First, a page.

Anyone familiar with Merced’s downtown arts community understands there are few people as involved in the West Main Street scene as Joey “No Knows” Essig.
Known around town as co-owner of the popular downtown bar-music venue The Partisan, and operations director of the Merced Arts Council, over the years the 35-year-old Mercedian has also made a name for himself as a local singer-songwriter and musician.
Essig’s years of dedication to his craft paid off Thursday night, as he and fellow musicians Willy Tea Taylor and Chris Doud, both of Oakdale, were awarded the Best Singer/Songwriter Award by the Modesto Area Music Awards. Essig, Taylor and Doud were given the award for a children’s album they created, called “Color This Album.” The trio were presented with the award during an evening ceremony at the State Theatre in downtown Modesto.
Essig said receiving the award is definitely “surreal,” particularly because he’s been nominated before, but never won. “To actually win one was — weird,” he said.
He was previously nominated for a MAMA as a member of Merced band El Olio Wolof. The other nomination came when The Partisan was in the running for a “Best Venue” award.
Color This Album includes all-original acoustic music by Essig, Doud, and Taylor, with instruments ranging from guitars, banjos, mandolins, and even a “hoot jug here and there,” according to the album’s description on website heckabad.com.
Essig plays guitar on the album, in addition to singing lead vocals on some songs. The album began as a concept thought of by Doud, a member of the “Good Luck Thrift Store Outfit” with Taylor. Essig said he and Doud are also in a songwriting club together called the “52 Week Club.”
“We had been in this songwriting club together, so he knew that I had some kids songs, and invited me to come and be on the album,” Essig said.
Essig, who’s been writing songs for about 15 years, said he’s driven as a songwriter by the challenge. The biggest challenge, he said is “actually finishing anything,” as there are probably a hundred songs that he’s started but hasn’t completed yet. “I don’t play live that often. But I write songs all the time,” he said. “It’s fun for me to try and work it out, like a math problem or something like that.”
He also works tirelessly as an advocate for downtown Merced. In addition to his work at the Merced Arts Council and The Partisan, Essig plays an active role co-organizing the MiddleState Independent Comedy Film Festival, which is held annually in downtown Merced.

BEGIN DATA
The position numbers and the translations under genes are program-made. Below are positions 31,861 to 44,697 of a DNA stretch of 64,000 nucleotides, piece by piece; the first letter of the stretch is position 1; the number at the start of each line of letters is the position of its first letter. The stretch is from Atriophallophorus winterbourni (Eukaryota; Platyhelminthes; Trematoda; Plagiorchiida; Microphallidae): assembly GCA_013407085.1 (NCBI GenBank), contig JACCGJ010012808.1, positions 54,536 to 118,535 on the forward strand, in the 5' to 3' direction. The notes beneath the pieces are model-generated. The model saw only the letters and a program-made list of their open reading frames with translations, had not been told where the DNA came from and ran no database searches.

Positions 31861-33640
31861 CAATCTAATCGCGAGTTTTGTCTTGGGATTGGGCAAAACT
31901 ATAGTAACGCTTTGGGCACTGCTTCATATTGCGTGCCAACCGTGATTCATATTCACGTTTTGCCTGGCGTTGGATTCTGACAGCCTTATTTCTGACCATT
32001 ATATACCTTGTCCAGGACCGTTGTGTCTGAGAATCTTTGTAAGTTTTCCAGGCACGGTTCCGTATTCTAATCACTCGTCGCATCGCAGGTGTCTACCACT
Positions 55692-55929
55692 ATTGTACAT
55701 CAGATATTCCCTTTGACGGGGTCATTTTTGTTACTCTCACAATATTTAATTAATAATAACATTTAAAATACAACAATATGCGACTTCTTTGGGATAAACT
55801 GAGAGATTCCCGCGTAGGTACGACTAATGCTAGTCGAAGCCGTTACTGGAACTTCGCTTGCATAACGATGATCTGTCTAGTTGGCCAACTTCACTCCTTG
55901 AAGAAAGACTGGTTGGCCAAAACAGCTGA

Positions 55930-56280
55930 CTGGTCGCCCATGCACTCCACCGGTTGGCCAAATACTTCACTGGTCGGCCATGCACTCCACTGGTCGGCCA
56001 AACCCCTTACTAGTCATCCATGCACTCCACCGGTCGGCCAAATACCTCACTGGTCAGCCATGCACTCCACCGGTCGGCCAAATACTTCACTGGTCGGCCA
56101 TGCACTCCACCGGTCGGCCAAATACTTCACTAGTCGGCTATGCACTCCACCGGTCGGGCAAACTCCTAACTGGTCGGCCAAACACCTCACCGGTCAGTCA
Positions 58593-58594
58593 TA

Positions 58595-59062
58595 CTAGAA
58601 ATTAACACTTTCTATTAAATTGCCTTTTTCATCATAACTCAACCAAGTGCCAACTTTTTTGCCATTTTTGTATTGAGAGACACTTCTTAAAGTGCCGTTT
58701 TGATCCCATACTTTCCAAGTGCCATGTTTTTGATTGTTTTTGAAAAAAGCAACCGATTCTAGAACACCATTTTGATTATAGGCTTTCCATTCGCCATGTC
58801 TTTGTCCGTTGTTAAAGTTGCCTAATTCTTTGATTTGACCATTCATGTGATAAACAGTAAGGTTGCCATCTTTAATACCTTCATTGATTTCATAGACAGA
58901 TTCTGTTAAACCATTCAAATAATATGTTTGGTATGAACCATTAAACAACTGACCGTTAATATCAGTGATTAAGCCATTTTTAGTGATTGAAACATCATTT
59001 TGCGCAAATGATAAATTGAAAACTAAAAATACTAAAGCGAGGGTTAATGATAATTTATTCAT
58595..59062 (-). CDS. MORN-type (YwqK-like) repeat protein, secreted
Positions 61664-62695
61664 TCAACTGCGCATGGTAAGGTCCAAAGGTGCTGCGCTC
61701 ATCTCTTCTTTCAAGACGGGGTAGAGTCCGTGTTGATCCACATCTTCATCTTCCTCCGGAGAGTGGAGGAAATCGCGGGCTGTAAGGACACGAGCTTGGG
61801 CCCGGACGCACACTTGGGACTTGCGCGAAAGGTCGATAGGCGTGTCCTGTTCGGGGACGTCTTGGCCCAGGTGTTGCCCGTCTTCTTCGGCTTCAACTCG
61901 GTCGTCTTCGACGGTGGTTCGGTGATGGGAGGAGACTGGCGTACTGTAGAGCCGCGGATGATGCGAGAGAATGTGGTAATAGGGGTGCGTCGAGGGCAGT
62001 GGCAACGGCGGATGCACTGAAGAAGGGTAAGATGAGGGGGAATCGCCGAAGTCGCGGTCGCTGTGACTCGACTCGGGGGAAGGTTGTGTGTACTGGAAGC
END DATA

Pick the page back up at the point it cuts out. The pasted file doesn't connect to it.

His enthusiasm and passion for Merced is obvious in his voice, as he describes the city and Central Valley as “a very unique place.”
“It’s the kind of place where very small actions can have very large consequences. Could I have a bar in San Francisco? A million dollars later, maybe, possibly. But could I have a bar here? Yes. It’s affordable. It’s something that can happen. These kinds of art experiences and experiences are something you are more able to accomplish here. Because the market’s smaller. Because things are affordable. Because there’s not a lot of it already out there, people are more receptive to it,” he said.
“It’s a really special (place) for the arts. Because it’s not barren — but it lacks its own aesthetic right now. There’s no Central Valley aesthetic as it stands right now. And so it’s up for grabs. And that’s an interesting proposition.”
Tom Price, founder of DLM Magazine, which focuses on the downtown Merced’s arts and music scene, has profiled Essig and his music on more than one occasion. Price said he first met Essig years ago, as a fan of El Olio Wolof. “He’s a wonderful storyteller, and each one of his songs has a magic and cleverness that makes him fun to listen to,” Price said.
Thursday’s awards ceremony honored the year’s most popular music and entertainment as voted online by fans. Trophies were handed out in 20 categories – from rock to pop, metal to acoustic and more. This year, more than 4,700 votes were cast for the some 200 nominees. Votes came from as far as London, Miami, Vancouver and Hollywood.